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Cathedral bells to be rung 100 times on Veterans Day

  • NH Senator Jeanne Shaheen presented a stone from President Obama to the Cathedral of the Pines on Monday. The stone is to be set in the Altar of the Nation, a war monument. (Nicholas Handy / Monadnock Ledger-Transcript) Nicholas Handy


Saturday, November 10, 2018 1:34PM

“At the 11th hour of the 11th day in the 11th month…”

A chant that most school children in the 1950s and 60s would reply when asked when World War I ended. As we approach the 100th anniversary of that event, some groups are working to build a memorial to those lost in that war.

But over 90 years ago, the U.S. government commissioned a memorial to those lost in “The Great War.” Leonard Craske, best known for his “They That Go Down to the Sea in Ships” memorial to the Gloucester fishermen, was contracted to create the monument. He created a model for the memorial, known as the “Ecce Homo,” with Jesus on a cross looking down at a dying soldier. The soldier has the same wounds as Jesus and is dressed in a uniform that has no rank or insignia that would identify his country or branch of service.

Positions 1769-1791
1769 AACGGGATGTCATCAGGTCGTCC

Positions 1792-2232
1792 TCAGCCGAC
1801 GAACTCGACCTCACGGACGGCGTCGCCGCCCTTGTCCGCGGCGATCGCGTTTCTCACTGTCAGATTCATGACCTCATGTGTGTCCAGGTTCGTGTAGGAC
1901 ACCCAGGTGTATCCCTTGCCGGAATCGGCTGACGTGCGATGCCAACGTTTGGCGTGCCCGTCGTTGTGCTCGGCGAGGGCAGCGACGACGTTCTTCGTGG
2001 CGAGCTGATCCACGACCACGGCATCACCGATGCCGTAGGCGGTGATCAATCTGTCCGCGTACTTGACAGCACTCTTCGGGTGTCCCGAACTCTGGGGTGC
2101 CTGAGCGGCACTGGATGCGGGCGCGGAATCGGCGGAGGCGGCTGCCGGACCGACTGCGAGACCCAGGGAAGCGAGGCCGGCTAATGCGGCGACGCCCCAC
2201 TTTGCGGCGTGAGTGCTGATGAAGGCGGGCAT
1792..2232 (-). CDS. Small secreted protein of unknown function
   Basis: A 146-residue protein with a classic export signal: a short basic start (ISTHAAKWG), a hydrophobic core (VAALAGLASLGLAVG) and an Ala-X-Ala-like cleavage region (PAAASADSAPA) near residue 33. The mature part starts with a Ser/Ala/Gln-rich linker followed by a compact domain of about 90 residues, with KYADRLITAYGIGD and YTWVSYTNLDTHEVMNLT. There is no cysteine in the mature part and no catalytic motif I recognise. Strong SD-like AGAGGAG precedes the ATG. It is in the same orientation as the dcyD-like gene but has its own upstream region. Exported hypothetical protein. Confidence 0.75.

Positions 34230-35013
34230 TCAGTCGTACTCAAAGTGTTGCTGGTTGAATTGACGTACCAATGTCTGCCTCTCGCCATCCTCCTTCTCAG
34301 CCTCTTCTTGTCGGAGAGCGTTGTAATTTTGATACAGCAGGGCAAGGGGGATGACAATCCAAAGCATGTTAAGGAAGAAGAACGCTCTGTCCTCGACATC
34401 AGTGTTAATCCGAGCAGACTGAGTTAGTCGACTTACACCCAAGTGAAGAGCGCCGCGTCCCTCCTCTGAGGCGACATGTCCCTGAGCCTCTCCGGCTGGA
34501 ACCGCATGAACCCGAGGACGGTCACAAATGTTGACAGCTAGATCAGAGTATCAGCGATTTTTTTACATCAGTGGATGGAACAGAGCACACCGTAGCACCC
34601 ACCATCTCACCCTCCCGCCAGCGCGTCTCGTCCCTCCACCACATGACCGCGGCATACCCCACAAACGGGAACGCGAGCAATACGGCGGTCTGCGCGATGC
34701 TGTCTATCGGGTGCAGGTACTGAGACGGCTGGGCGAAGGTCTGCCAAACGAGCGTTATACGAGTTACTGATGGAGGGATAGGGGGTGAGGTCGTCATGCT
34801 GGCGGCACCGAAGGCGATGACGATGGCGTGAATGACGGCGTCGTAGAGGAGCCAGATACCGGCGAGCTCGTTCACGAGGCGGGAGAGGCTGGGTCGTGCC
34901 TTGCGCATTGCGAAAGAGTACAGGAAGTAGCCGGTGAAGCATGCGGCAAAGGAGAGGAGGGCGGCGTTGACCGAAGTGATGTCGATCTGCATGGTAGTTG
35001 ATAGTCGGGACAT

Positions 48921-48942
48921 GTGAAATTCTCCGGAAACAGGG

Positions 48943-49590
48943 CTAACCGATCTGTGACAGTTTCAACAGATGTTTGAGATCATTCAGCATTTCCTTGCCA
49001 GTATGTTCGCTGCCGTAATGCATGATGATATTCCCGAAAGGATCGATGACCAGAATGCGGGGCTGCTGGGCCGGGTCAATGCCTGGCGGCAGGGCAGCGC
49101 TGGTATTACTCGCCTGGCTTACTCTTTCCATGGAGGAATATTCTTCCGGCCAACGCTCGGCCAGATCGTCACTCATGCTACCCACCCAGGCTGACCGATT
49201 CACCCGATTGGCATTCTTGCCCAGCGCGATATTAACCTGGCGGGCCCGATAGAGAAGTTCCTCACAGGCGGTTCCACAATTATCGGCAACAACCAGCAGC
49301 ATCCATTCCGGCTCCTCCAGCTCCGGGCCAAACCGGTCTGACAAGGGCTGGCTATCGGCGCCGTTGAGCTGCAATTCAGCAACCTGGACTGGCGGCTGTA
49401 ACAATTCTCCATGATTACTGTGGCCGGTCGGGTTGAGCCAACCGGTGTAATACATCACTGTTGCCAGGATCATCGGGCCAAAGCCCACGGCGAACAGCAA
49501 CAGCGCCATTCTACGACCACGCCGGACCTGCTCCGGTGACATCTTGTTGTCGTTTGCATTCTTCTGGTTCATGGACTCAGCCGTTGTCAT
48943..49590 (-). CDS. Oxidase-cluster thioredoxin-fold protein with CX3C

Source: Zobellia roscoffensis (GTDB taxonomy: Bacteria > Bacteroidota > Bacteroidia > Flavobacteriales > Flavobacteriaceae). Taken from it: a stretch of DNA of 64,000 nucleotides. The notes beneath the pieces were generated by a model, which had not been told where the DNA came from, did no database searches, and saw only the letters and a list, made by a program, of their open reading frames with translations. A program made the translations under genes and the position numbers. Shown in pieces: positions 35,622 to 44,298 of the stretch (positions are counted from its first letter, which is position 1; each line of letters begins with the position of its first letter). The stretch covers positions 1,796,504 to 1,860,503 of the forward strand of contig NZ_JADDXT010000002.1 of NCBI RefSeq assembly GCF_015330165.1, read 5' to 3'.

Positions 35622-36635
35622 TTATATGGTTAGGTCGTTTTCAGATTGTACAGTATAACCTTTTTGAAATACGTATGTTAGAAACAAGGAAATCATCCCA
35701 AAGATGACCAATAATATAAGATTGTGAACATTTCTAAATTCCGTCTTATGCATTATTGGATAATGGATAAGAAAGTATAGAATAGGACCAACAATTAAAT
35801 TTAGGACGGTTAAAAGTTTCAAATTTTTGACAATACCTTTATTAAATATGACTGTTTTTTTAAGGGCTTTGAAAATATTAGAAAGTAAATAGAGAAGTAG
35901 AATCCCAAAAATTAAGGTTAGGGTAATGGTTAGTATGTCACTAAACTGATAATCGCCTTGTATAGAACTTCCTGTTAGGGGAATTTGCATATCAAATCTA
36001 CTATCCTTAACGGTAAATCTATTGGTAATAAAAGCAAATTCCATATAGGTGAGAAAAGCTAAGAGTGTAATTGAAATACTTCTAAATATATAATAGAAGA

Today, that model of the ”Ecce Homo” can be found at Cathedral of the Pines in Rindge. The name of this statue of the crucifixion stands for “Behold the Man.”

After he finished this model, Craske, for some unknown reason, didn’t like the final arrangement so he broke the contract and never delivered the statue. He spent the rest of his life looking for a place to leave the ”Ecce Homo” model. In 1950, his driver brought him to the then five-year-old Cathedral of the Pines. He talked at some length with Douglas Sloane III and his wife Sybil – co-founders of Cathedral of the Pines – about how the Cathedral started in memory of their son lost during World War II. Craske went home and changed his will to leave the model, the casting, and all rights to the “Ecce Homo” to Cathedral of the Pines. His mission completed, he died three weeks later.

Visitors today can see this extraordinary model in the Booras Museum at Cathedral of the Pines. On the 100th anniversary of the end of World War I, it will be placed on the Chaplains’ Altar in the Hilltop House for the annual Veterans’ Day celebration.

The Chaplains’ Altar is dedicated to the four chaplains who lost their lives to save other military and civilian personnel when the SS Dorchester went down after being torpedoed by a German submarine during World War II.